Breaking News Emails
Get breaking news alerts and special reports. The news and stories that matter, delivered weekday mornings.
By Martha C. White
Wall Street continued its wild ride on Friday, erasing more of Monday’s Christmas Eve historic plunge. Following nearly a decade of steady gains, the volatility is a shock.
Market experts have advice for investors and retirement savers who feel whipsawed by the roller-coaster.
“If your bear market strategy is to not see your account go down, then you either need a blindfold or you shouldn’t be an investor,” said Mitchell Goldberg, president of ClientFirst Strategy. “The nature of investing means it’s a compromise based on how much risk you desire to take.”
“Panic isn’t a strategy. It’s important to keep perspective when markets get choppy,” said George Kiraly, founder and CIO at LodeStar Advisory Group.
Investors need to assess how much risk they are comfortable with — not just when markets are rising and risk is more of a hypothetical, but when those inevitable downturns do occur, Kiraly told NBC News.
“Finding the right balance between risk management and reward is a difficult challenge,” he said. “You need to regularly re-evaluate your portfolio and your level of risk exposure and you have to be comfortable with that.”
Rather than fearing market gyrations, investors should take a measured approach that takes a certain amount of fluctuation into account. “Market disruptions and volatility bring huge opportunities,” Kiraly said.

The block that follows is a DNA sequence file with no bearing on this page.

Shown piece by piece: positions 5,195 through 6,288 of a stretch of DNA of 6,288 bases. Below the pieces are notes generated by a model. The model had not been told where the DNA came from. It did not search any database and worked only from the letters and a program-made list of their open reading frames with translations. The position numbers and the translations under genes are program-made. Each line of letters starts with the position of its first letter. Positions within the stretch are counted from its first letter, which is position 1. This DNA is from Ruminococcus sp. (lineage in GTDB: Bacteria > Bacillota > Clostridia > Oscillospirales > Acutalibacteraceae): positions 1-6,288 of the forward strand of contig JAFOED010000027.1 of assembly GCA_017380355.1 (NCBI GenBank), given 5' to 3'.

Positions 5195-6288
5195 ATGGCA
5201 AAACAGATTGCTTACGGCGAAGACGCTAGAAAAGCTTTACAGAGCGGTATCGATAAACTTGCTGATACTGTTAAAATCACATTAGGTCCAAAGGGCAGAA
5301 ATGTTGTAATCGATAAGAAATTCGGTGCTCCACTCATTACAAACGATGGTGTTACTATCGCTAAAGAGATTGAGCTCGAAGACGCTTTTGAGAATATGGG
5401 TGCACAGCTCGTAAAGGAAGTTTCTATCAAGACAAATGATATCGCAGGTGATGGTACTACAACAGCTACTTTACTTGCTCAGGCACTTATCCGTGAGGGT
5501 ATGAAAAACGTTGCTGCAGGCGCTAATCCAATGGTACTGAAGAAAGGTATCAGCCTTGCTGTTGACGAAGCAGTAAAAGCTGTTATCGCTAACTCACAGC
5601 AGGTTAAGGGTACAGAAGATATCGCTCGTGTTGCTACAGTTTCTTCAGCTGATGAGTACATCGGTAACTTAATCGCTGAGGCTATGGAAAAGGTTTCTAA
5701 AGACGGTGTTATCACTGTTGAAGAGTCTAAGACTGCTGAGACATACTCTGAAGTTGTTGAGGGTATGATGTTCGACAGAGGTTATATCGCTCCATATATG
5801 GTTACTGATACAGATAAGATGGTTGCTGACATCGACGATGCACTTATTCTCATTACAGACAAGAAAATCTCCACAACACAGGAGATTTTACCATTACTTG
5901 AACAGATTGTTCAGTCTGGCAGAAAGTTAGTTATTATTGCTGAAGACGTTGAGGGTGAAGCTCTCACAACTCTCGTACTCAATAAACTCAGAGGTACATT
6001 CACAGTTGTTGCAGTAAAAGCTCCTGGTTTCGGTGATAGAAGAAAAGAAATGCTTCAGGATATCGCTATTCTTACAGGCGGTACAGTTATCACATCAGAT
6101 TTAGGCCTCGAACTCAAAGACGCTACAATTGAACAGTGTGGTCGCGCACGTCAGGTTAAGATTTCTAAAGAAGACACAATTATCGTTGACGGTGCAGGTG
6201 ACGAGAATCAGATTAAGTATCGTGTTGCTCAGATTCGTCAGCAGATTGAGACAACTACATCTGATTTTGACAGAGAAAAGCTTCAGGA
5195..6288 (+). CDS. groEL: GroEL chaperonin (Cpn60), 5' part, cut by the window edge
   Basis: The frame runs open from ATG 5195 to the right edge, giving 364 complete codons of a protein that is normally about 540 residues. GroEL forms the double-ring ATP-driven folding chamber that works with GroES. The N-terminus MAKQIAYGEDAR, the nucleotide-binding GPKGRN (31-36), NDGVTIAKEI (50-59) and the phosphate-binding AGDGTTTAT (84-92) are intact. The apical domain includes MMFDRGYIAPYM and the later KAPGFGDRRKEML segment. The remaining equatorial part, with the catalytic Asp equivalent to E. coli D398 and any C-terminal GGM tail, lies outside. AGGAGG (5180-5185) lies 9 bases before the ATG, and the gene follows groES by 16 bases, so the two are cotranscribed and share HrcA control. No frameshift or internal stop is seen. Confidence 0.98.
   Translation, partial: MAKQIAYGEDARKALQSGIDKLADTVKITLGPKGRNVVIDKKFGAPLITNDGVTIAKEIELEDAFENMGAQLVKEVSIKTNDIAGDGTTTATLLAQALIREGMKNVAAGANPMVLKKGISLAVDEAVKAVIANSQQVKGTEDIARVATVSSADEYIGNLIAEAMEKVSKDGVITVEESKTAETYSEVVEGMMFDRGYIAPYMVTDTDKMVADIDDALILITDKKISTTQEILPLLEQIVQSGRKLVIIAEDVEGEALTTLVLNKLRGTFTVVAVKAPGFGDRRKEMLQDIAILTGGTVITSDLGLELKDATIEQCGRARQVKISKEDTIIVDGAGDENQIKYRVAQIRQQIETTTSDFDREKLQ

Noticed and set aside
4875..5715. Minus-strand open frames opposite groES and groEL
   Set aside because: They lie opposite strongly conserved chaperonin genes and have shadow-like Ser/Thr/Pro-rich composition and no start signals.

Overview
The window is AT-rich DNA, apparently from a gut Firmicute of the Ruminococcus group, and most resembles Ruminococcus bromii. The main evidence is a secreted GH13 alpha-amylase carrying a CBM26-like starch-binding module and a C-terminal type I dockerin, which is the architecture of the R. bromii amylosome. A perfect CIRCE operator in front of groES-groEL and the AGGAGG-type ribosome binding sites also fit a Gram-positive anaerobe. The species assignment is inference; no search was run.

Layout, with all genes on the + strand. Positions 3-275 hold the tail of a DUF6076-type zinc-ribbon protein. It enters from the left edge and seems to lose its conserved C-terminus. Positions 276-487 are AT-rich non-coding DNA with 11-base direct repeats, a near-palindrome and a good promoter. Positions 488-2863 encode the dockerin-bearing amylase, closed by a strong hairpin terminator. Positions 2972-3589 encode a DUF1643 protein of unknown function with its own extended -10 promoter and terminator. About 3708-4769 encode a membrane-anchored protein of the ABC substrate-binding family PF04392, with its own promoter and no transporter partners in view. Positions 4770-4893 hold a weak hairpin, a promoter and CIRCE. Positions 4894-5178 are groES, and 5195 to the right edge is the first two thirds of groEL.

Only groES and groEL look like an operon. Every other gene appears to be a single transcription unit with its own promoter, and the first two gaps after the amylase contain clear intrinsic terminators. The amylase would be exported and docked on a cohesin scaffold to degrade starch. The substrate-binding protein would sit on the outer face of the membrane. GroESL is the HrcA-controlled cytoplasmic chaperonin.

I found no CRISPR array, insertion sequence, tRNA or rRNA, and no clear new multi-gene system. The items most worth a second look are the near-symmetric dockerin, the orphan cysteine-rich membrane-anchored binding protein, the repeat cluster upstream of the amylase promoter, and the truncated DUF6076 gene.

As such, investors would do well to keep their focus on the big picture. “Bottom line is that for longer-term retirement plans, the impact is minimal,” said Ian Harnett, chief investment strategist at Absolute Strategy in London.
It’s likely that some investors today had started to take for granted what actually is an unprecedented run of economic growth. “The longer the good times roll on, the more confident investors become,” Goldberg said, which means any setback can seem jarring by comparison.
Market experts pointed out that even though the major indices are down for the year, U.S. equities still are doing better than many of their international counterparts. And the CBOE’s volatility index, the market’s so-called “fear gauge,” is sitting at just below 30 — roughly the midpoint of its range over the past year.
“Unless you expect a recession [or] total financial crisis, the level of volatility will probably drop down in the next few months,” Harnett said, although he added the caveat that volatility in 2019 will likely be greater than it was in 2018.
While investment pros never advise making big changes to your asset allocation based on day-to-day market movement, recent rapid swings could be a wake-up calls for investors who might have leaned heavily into stocks in search of higher returns.
“A good many investors — in particular, boomers and seniors — have come to see dividend-paying stocks as bond equivalents. That’s not the case,” Goldberg said. “Having some cash and fixed income and other stable investments as part of your portfolio is really very important for times like this.”